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Saturday, 16 June 2012

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There is a well-written and moving story about Kim Phuc

The Girl in the Picture: The Story of Kim Phuc, the Photograph, and the Vietnam War by Denise Chong
Permalink: http://amzn.com/0140280219

This made my day. Thank you so much for posting it!

Have you seen this video on YouTube?

http://www.youtube.com/watch?v=Ev2dEqrN4i0

There was also a TV news team present at the scene, from ITN, and this is their film. I assume that the naked girl they film is in fact Kim Phuc; what's interesting is that in the TV footage, she just runs through the frame (at about 50 seconds), there isn't the 'frozen moment' that makes Nick Ut's picture so memorable.

The later footage of the baby in the woman's arms is very disturbing.

Nick Ut's picture is possibly the most compelling, impactful photograph I've seen - and surely I'm not alone in saying so. It reminds how powerful an image can be - and, at the same time, it makes us (even more) aware of the horrors of war. Which, in its turn, prompts some dark reflections on the world and mankind. In this it is accompanied by Kevin Carter's famous photograph of the starving child with the vulture, taken in Sudan, and some of James Nachtwey's photos. Kudos for the evocation, Mike.

In 1972, Nick Ut had free access to the battlefield. Today, whenever the USA is involved with military action on the ground, journalists don't. How many 'napalm girls' have we have missed since 1972?

Last Thursday Horst Faas, important war photographer who discovered and educated local photographers (Nick Ut amongst others) died.

Let me see if I got this right: if in "Random excellence" your intention is to give merit to whoever took the picture in question, then according to the linked page, that guy was apparently Nick Ut, who appears in several of the photos of the event Steve Russel documented. Please do correct me if I got it wrong and in any case, there's no need for you to post this comment.

Ironically, a photo like that today stands an uphill battle of getting published and distributed in any meaningful, worthwhile manner thanks to the hypocritical Conservative bloc in our Congress.

Mr. Ut would not be hailed as a Pulitzer prize winning photographer- but condemned as a child pornographer.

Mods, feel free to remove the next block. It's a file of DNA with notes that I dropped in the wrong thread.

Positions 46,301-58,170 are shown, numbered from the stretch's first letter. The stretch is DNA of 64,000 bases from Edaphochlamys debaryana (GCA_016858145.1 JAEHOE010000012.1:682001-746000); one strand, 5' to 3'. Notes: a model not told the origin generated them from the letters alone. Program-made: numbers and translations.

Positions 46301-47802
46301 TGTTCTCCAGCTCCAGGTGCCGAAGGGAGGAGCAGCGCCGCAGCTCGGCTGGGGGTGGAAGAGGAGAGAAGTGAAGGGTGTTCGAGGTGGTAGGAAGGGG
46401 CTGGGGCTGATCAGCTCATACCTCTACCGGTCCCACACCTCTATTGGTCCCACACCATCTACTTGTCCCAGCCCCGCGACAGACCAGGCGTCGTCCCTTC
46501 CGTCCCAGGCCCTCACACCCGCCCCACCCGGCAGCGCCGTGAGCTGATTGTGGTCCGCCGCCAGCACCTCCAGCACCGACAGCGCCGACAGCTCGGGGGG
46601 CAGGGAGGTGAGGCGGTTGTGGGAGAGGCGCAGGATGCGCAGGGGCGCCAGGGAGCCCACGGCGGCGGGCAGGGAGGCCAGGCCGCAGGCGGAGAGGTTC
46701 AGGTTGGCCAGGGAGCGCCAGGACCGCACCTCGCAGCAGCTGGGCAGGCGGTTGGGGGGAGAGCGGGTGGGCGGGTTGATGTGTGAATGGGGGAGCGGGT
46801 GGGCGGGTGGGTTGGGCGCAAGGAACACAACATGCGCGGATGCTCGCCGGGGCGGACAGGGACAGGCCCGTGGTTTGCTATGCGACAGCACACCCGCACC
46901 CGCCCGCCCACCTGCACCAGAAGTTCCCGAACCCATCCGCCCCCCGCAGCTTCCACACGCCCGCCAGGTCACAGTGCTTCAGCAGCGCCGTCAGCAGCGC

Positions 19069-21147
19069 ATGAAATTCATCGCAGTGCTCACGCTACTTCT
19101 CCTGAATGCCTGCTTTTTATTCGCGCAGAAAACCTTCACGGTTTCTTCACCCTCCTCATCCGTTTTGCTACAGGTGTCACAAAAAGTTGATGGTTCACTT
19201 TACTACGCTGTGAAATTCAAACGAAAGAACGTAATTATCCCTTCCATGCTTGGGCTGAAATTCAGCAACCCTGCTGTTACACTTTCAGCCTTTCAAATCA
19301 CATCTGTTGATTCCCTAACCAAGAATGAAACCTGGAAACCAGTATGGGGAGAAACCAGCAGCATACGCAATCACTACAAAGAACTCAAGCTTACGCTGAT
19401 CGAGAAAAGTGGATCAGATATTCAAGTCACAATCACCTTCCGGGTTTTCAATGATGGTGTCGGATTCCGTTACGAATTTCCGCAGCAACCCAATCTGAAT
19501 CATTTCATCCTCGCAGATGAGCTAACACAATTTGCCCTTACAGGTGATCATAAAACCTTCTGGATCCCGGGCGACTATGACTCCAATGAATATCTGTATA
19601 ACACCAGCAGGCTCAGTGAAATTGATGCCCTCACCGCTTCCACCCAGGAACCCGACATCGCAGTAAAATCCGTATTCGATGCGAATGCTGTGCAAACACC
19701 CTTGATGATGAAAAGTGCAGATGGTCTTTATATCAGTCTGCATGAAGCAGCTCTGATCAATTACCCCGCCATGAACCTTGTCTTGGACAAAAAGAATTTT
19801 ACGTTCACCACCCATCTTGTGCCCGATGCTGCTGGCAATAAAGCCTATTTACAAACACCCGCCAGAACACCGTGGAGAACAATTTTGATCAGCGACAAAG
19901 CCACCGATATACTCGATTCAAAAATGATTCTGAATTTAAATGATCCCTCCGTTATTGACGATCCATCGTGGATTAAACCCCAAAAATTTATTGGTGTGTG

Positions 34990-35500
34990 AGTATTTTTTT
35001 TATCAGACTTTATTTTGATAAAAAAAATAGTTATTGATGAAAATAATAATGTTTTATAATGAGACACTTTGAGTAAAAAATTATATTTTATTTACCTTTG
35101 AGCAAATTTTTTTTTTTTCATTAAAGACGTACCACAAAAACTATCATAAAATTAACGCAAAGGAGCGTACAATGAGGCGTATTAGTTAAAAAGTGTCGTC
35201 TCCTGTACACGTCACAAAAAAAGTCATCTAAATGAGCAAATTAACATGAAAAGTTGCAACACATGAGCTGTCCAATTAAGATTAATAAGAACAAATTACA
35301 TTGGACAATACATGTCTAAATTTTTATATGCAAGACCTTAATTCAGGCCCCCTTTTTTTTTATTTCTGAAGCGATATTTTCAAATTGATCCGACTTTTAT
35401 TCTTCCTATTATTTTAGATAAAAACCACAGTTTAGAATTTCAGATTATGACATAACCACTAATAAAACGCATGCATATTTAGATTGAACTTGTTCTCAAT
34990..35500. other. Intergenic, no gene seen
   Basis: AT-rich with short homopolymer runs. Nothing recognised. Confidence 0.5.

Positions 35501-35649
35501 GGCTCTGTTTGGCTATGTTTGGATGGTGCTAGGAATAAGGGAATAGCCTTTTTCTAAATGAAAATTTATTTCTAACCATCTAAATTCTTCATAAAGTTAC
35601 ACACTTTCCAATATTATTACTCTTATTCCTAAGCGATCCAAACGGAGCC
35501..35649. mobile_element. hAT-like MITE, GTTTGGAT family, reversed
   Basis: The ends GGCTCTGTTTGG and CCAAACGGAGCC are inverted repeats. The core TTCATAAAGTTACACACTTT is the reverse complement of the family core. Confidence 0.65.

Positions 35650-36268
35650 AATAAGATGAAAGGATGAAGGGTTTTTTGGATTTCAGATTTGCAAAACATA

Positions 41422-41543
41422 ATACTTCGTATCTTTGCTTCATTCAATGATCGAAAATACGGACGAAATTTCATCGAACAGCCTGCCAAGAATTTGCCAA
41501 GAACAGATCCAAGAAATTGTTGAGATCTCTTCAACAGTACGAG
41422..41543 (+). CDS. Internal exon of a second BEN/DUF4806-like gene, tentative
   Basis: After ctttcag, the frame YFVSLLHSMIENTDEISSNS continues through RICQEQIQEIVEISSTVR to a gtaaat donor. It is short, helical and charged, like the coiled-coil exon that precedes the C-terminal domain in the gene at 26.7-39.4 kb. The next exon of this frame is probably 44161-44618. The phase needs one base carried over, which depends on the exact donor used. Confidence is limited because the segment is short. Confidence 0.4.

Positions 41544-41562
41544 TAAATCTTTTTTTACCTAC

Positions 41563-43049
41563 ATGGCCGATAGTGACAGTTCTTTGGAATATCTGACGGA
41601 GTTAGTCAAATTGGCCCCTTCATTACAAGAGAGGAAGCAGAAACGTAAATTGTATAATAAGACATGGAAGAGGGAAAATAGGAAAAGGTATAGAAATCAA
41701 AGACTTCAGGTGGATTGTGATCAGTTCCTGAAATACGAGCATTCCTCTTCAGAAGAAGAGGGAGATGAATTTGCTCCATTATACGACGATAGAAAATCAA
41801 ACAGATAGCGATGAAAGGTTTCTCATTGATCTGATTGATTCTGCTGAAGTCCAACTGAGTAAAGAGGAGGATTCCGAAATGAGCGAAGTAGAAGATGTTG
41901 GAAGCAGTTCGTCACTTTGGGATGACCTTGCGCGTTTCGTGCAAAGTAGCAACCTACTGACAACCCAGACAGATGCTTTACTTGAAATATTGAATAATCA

http://www.bagnewsnotes.com/2012/06/the-mountaintop-mining-kiddie-porn-smear-the-photo-must-be-seen/

Thanks for pointing us to this story. Moving and inspiring in many ways.

Ariel_E,
Nick Ut took the picture of Kim Phuc, the picture known as "The napalm girl," 40 years ago. It was Steve's portraits of Kim and "Uncle Ut" together that I meant to highlight today.

Mike

Wonderful story and so very inspiring for sure. The photograph is so descriptive that you can almost feel the emotion coming from those children. Thank you for posting it as a reminder that with every day there are new opportunities.

That photo was critical for me to form my position about the war.

And thank whatever powers that be not only for Nick, but for the Toronto Star, which continues as one of the great journalistic forces of our times. I am headed to Toronto tomorrow (Sunday, Father's Day) to spend a little time with my children. It's always good to go home.

Kim Phuc's (The girl in the picture) story is apparently standard fare recounted by Vietnamese tour guides to tourists en route to the Cu Chi Tunnels. Our tour guide ("Jackie," an ARVN lieutenant during the Vietnam war) had a photocopy of Nick Ut's iconic photo which he passed around as part of his briefing. He pointed out to us the spot along Highway 22 where the picture was taken. He also told us the apochryphal story about Kim meeting her alleged bomber ("pilot") "in Canada" and forgiving him. He seemed to believe that the perpetrators of the atrocity were Americans. (The napalm bombs were American, dropped by the South Vietnamese Air Force.)

Steve Russel's photos of Nick Ut and Kim Phuc both looking well and happily reunited 40 years on are uplifting. Like Steve said, this is not their first reunion. Nick Ut checked on Kim while she was undergoing treatment for severe burns in a Saigon hospital (where Nick and other journalists took her and the other child victims after taking photos), and kept in touch with her during the war until the fall of Saigon and thereafter.